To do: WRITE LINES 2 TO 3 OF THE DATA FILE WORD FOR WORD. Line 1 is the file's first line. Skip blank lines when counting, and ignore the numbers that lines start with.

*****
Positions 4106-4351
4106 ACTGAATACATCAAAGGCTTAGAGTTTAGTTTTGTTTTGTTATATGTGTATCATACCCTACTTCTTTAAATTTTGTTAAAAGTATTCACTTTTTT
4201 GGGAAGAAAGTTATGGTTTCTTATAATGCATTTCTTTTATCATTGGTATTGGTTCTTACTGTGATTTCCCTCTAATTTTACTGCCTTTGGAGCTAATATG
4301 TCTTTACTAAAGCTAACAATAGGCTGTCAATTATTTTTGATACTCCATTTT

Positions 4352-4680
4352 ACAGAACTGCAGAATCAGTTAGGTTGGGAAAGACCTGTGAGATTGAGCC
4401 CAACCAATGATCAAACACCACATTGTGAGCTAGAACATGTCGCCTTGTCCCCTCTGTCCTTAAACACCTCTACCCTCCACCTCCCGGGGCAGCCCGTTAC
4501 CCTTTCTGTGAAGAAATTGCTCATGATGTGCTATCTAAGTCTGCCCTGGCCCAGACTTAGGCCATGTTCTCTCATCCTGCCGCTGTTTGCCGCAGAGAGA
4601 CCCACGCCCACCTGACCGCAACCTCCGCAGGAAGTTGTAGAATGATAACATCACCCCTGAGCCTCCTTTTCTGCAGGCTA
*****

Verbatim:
4106 ACTGAATACATCAAAGGCTTAGAGTTTAGTTTTGTTTTGTTATATGTGTATCATACCCTACTTCTTTAAATTTTGTTAAAAGTATTCACTTTTTT
4201 GGGAAGAAAGTTATGGTTTCTTATAATGCATTTCTTTTATCATTGGTATTGGTTCTTACTGTGATTTCCCTCTAATTTTACTGCCTTTGGAGCTAATATG